As the Internet has grown, and become more lucrative, this has sharpened the ongoing debate about the foundational principle of network neutrality. The core idea behind this principle is that intermediaries should not favour discriminate against the transmission of certain types of Internet traffic. There are several reasons why net neutrality is fundamentally important, including that it promotes free competition and that it limits the ability of private intermediaries to control online speech and debates.
The Internet and the way it is used are constantly changing and there is no single and immutable rule for how networks should be managed. However, policies and technical protocols for managing Internet traffic should aim to improve the functioning of the Internet for all users, rather than favouring traffic from or to users who pay a premium or have preferential or partnership arrangements.
A particularly contentious aspect of the net neutrality debate concerns zero rating projects, which provide cheap or free access to the Internet but only give access to a limited range of services. Although it can be argued that the harm inherent in zero rating schemes is outweighed by their benefit in bringing new people online, the onus is on intermediaries proposing or running zero rating schemes to demonstrate that these programmes are clearly more effective in terms of bringing people online than other access schemes which respect net neutrality, and that the benefits are significant enough to justify making compromises to the principle of net neutrality.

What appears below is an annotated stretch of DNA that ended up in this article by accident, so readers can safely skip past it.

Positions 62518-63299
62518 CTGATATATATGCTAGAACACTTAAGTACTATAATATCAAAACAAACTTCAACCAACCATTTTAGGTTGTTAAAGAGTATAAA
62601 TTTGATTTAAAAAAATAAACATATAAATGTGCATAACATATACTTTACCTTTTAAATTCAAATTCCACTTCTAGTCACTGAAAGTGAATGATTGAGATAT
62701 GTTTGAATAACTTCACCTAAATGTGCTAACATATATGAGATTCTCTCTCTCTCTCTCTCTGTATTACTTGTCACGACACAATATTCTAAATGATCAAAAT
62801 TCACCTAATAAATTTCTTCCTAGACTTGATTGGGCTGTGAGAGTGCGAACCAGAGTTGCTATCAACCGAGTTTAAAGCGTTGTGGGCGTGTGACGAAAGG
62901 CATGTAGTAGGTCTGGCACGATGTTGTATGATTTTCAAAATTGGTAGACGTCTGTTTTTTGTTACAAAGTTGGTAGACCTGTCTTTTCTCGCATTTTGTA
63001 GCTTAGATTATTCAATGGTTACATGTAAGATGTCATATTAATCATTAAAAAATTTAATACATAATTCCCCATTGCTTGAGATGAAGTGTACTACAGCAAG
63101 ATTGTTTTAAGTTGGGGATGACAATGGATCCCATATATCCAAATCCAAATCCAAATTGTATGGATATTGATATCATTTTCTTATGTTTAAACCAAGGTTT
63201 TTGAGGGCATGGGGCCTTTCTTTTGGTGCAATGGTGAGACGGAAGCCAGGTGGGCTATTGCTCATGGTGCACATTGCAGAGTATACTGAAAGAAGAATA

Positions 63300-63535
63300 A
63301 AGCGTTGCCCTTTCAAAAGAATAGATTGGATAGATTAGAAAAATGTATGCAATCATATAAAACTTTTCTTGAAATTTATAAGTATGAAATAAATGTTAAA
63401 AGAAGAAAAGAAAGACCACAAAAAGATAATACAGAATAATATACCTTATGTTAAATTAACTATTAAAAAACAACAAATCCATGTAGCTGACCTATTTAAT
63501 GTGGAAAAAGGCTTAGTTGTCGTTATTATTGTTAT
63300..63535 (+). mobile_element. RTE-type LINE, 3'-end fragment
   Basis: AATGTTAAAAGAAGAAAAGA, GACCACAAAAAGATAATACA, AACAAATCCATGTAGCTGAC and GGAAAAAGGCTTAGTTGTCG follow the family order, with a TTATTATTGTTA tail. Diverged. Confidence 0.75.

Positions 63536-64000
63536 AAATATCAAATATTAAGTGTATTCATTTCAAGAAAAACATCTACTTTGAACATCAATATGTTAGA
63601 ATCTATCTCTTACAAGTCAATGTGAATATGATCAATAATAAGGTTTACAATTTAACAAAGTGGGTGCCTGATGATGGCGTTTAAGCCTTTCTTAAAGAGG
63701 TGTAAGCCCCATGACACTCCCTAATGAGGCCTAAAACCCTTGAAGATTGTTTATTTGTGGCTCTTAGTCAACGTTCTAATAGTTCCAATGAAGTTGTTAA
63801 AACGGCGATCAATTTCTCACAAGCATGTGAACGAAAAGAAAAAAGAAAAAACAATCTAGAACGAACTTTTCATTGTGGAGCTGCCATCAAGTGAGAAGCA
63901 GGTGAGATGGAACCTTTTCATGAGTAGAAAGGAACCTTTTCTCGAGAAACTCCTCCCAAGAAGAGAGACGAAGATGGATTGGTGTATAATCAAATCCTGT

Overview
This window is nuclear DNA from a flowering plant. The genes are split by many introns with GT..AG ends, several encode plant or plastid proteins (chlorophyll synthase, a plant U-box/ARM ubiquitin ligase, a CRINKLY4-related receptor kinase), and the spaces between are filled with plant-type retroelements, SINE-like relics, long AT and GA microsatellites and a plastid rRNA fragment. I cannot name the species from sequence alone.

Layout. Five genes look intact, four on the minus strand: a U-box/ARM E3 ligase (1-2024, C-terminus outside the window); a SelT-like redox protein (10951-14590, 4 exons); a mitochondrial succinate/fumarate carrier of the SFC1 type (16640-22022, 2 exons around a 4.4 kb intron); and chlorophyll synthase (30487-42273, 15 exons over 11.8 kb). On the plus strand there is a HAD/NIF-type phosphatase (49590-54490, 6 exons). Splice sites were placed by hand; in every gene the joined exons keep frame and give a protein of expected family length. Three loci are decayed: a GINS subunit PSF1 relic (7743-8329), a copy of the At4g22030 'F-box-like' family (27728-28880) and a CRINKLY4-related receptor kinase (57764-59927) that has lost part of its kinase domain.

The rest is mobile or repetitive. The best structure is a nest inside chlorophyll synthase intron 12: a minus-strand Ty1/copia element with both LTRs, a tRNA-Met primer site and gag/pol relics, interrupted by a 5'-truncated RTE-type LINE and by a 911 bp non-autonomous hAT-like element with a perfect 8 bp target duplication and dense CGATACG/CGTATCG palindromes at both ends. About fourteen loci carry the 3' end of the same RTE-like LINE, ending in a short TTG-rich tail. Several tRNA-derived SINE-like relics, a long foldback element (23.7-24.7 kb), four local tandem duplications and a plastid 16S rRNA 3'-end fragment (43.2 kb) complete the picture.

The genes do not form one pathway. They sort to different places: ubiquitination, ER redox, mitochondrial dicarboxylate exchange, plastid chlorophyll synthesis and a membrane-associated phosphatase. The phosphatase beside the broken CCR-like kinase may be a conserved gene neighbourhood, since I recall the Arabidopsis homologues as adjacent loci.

Recommendations for Private Sector Online Intermediaries:
Supporting Net Neutrality:
- Internet access providers should respect the principle of net neutrality, even when they are not required to do so by law. Among other things, this implies:
- There should be no discrimination in the treatment of traffic across their networks and systems.
- Their traffic management policies and technical protocols should be designed to promote objective traffic management goals.
- Internet access providers should be transparent about the traffic or information management policies and practices they employ, and provide detailed statistical information about how traffic and information is actually handled.
- Intermediaries should support and promote the idea of network neutrality and, at a minimum, never lobby against law reforms to the extent that those reforms promote this goal.
Net Neutrality and Expanding Access:
- Programmes to expand access to the Internet which offer a trade off in terms of services or connectivity should be designed in an open, non-exclusive, transparent manner which respects net neutrality and the right of users to choose what material they wish to access. For such programmes, the goal of giving the access provider a competitive advantage should not undermine the broader goal of connectivity.
- Programmes to expand access that employ zero rating (i.e. that provide free access to certain select applications or services) should be avoided unless it can be demonstrated clearly that these are significantly more effective than similar programmes which do not offend against net neutrality. Access providers which offer such programmes should make available information about their effectiveness for purposes of independent verification.